New Volkswagen Grand California 2023 review
The smaller of the two Grand California models transforms a mid-wheelbase Crafter van into a slickly made camper, but one that’s not as big inside as you might expect
The smaller of the two Grand California models packs a lot of neat features into a compact (as far as motorhomes go) footprint while bringing with it a surprising amount of kerb appeal and decent on-road manners. Its sizeable wetroom could prove really handy to a lot of campers, but it does compromise the living space more than we’d like - if you don’t need it, something smaller like a California 6.1 or Ford Nugget might serve you better.
Volkswagen’s Grand California range of factory-built motorhomes looks a little confusing at first glance. It starts off easy enough, at least - at the bottom rung of the ladder is the £32,229 Caddy California, and if you want more space, there’s a slightly more expensive long-wheelbase version or the considerably spendier California 6.1 for £60,428 to £73,010, depending on trim level, which sleeps four adults.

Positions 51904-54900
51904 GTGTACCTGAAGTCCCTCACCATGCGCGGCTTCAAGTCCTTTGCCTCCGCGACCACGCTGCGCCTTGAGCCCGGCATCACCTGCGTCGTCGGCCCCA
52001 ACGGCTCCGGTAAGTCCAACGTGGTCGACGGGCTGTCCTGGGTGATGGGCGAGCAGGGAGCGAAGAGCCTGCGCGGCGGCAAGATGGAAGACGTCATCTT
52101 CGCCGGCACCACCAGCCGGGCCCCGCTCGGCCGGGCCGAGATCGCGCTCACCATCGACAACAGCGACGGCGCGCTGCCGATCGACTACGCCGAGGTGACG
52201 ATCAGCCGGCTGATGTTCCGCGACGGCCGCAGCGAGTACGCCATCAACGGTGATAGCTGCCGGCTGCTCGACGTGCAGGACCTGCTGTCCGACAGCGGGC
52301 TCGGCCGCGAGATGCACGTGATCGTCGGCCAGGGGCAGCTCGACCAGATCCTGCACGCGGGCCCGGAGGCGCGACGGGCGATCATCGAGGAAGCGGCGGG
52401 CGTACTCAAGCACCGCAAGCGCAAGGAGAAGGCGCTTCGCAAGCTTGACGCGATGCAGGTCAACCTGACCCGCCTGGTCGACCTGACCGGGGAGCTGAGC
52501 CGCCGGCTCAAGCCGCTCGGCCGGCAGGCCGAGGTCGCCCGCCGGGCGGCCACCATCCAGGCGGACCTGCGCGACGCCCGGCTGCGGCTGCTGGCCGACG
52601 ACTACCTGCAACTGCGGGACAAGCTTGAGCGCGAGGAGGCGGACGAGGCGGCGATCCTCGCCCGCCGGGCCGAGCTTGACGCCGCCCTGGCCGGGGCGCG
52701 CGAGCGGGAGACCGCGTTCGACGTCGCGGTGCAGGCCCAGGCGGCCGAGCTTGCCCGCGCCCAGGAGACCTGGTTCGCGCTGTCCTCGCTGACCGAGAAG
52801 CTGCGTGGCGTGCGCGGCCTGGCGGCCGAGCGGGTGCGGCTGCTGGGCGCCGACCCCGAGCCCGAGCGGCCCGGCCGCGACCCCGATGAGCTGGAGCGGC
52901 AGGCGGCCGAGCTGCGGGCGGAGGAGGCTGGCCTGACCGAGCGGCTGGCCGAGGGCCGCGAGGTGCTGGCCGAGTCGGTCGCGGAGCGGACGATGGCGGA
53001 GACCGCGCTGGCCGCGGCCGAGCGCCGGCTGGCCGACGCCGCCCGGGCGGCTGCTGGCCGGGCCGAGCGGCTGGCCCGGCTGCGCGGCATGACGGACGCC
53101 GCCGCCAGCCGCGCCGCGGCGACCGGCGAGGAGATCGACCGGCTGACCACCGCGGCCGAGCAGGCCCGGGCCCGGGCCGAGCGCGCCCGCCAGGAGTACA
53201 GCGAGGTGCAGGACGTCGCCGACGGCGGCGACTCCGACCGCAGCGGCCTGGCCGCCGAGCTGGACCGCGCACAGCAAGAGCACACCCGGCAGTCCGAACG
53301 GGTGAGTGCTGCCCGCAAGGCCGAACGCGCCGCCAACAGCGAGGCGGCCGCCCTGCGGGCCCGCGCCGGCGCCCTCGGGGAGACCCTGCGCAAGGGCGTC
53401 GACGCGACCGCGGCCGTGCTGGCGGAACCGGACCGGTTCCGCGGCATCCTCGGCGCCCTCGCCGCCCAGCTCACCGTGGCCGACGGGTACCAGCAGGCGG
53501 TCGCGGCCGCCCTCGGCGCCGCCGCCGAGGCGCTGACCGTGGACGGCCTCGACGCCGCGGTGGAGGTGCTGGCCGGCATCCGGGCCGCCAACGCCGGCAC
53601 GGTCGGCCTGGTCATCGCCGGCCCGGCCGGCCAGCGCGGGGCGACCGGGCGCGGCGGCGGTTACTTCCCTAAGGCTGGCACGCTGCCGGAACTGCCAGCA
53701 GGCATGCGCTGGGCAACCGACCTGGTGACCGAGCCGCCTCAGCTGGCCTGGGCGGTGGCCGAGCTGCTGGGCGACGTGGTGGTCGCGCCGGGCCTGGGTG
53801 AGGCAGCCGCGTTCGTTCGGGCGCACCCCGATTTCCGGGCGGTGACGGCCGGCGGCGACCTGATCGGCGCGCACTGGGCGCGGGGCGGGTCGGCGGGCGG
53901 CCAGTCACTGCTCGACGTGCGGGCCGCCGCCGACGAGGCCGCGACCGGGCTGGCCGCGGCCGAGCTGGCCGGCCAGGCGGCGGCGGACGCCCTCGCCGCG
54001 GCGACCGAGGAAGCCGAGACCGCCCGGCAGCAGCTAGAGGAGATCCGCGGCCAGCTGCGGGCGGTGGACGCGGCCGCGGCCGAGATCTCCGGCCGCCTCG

So far, so logical, but a step up to the Grand California 600 we’re testing here actually reduces the sleeping capacity slightly, as two of the four berths are for children only. And then, upgrading to the 680 drops the sleeping capacity further to just two.
The reason for this is that the 680 isn’t quite as tall, thus it loses the room for the 600’s additional (and optional) bed. And in any case, what these models lose in terms of berths, they make up for with more space and additional facilities.
There’s no need to deploy a ‘pop roof’ in either version - as standard, each has room for even very tall adults to walk around without fear of unintentionally headbutting anything. You won’t need to fold out any seats into a bed configuration as you do in a California 6.1 either, as the Grand California’s bed is a more permanent arrangement, although it can be folded upwards to increase living space or cargo capacity. On that front, don’t expect a huge amount of room under the bed for bulkier items - much of the space is taken up by large cupboards, one of which houses two gas bottles.